The ending of the novel is something that can only work in prose. A simple change in verb tense hints at a possible future, a radical change in thinking for characters previously forced to organize their lives around immediate survival. Beyond an overarching quest to reach the ocean, they indulged in little talk of the future, or of any kind of continuance at all. Life on the literal and metaphorical road is a sick combination of drudgery and terror. Every event in their lives is sudden, unexpected, and never likely to recur in quite the same way. The final words in the novel are perhaps the first thing the boy hears that hints of a comforting routine he might expect in his future. Translated to film, Hillcoat and screenwriter Joe Penhall do perhaps the only thing they could do: plug a bunch of words into a character’s mouth that was silent in the book.

Charlize Theron in The Road“My heart was ripped out of me the night he was born.”

The casting is pretty much perfect, particularly Kodi Smit-McPhee, who so resembles Charlize Theron that it’s eerie. Even the supporting cast is superlative, including Robert Duvall, Guy Pearce, Michael K. Williams, Molly Parker, and Garret Dillahunt. The latter is an interesting, versatile actor, having played an upper-crust psychopath in Deadwood, a criminal idiot in The Assassination of Jesse James by the Coward Robert Ford, a murderous cyborg in Terminator: The Sarah Connor Chronicles, and here a vile cannibal. That’s a remarkable range of deranged characters, but will he ever have a chance to play a normal guy?


Official site: www.theroad-movie.com

Buy any of these fine products from Amazon and kick back a few pennies to The Dork Report:

 

Dennis Hopper’s Colors

Colors movie poster

 

Dennis Hopper’s Colors may be a buddy cop flick on the surface, but it’s hardly typical high-concept Hollywood material. It does have a token overarching plot (involving a mismatched pair of cops tracing the perpetrators of a drive-by shooting), but it’s merely a loose thread to hold the movie together. If neither a character study nor a plot-driven thriller, Colors is a portrait of an issue, a setting, a problem.

A prototype for the HBO series The Wire, Colors is actually a portrait of the deteriorated, hopeless situation in a failed American city lost to gangs and the drug trade. But unlike The Wire, which deeply explores the economics of how and why gangs function as organizations, Colors doesn’t offer much detail on how they operate and what they do. However sensitive and balanced Colors may be, it still takes the point of view of predominantly white law enforcement. As such, it’s easy to see why filmmakers shortly turned to films like Menace II Society (read The Dork Report review) and Boyz N the Hood (read The Dork Report review), which would look at some of the same issues from the other side of the milieu.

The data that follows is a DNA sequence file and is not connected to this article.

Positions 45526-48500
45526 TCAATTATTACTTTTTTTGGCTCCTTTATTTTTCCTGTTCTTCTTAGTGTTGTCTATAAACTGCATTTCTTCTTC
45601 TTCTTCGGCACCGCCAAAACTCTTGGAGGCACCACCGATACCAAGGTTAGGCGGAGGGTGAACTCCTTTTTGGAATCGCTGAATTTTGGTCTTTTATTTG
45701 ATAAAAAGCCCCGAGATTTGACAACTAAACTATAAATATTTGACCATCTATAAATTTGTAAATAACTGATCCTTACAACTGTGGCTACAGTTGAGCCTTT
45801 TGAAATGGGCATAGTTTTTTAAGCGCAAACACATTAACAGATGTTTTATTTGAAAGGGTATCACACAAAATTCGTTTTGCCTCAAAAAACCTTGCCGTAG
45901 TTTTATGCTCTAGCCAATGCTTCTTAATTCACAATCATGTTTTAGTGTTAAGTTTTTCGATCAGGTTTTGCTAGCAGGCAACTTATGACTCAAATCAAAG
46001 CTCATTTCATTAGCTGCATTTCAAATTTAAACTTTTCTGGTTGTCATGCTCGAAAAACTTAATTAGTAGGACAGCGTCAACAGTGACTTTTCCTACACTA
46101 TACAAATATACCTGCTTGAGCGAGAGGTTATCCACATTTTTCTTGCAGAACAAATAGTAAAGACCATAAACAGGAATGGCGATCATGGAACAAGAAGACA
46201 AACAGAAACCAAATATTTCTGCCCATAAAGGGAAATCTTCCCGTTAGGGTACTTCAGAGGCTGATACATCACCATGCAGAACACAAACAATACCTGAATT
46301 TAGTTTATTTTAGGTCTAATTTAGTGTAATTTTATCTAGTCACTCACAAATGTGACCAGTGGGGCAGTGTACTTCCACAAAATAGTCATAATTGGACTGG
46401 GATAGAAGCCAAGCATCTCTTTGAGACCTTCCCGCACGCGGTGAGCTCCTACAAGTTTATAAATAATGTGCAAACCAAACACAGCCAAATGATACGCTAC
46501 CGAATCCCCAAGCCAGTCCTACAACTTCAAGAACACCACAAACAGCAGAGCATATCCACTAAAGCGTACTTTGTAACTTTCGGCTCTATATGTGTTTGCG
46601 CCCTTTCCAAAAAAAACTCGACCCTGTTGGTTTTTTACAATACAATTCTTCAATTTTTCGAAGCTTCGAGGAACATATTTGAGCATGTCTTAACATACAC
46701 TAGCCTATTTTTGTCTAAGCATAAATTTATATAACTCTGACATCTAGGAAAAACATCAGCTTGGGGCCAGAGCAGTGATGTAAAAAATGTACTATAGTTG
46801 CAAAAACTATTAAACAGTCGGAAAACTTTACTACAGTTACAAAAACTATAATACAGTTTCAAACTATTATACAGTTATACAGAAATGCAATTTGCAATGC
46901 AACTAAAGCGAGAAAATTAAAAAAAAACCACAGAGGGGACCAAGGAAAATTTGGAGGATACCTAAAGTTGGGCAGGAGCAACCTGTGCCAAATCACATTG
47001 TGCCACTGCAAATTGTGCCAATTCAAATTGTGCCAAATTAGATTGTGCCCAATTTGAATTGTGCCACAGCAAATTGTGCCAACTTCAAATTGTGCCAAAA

Sean Penn in ColorsSean Penn in Colors: “You don’t wanna get laid, man. It leads to kissing and pretty soon you gotta talk to ’em.”

The interesting title most obviously refers to the term for a nation’s flag(tying in with the themes of war and the institution that wage it) or the signature colors of three major warring L.A. gangs: the Bloods (red), Crips (blue), and a Latino gang (white). The real colors that divide these groups are, of course, race. The one sign of equality in late 80s L.A. is that nearly everyone calls each other Holmes.

The narrative is loosely hung on several cliches, most notably the trope of veteran cop saddled with rookie partner. Officer Hodges (Duvall) is bitter at being drafted into the L.A.P.D. C.R.A.S.H. anti-gang program, after a lifetime of service that ought to have qualified him for sensible hours, a safe desk job, and more time with his family. Officer McGavin (Penn) is an aggressive, preening dandy, eager to attack the gang problem with the blunt tool of incarceration.

Robert Duvall in ColorsRobert Duvall in Colors: “you got a problem with the whole fuckin’ world, and I’m in it.”

But it’s not long after the movie sets up these cliches that it begins to knock them down. The ostensibly wizened Hodges makes a critical mistake, setting free a young gangbanger on the assumption that a brush with the law would scare him straight, while simultaneously intending it to be a lesson to the headstrong book ’em-type McGavin. The punk turns out to have been a major player in the shooting. Another cliche short-circuited: McGavin romances a local girl from the barrio (Maria Conchita Alonso), but she turns out to be far from the madonna he imagined. Not only that, she rejects him anyway.

Colors ends on a very down beat, not just the death of a significant character, but what comes after. McGavin is forced into the position of imparting wisdom before he’s earned much himself. The film ends with a long shot held on his face (echoed much later in the final shot of mind Michael Clayton – read The Dork Report review) as he most likely ponders his ineffectiveness.

Of note are early appearances by Don Cheadle and Damon Wayans, the latter featuring in a stand-out surreal sequence in which his character T-Bone is out of his mind on drugs. Herbie Hancock’s score has not dated well, nor has the vintage rap soundtrack, including the angry theme song by Ice-T. The opening credits are set to “One Time One Night” by the local L.A. band Los Lobos.


Buy the DVD from Amazon and kick back a few pennies to The Dork Report.

Thank You for Smoking

Thank You For Smoking movie poster

 

A wicked contemporary satire, distant cousin to Lord of War, if a little less urgent. The level of public anxiety over Big Tobacco isn’t terribly high at the moment, but the larger theme of corporate and governmental spin is a timely one. Also like Lord of War, it kicks off with insane energy: one of the best opening title sequences I’ve ever seen, followed by flurry of pop-up infographics, freeze-frames, and ironic subtitles. Too bad that after the first half hour or so, it settles down into fairly straightforward family melodrama.

And now that’s what I call e-cards.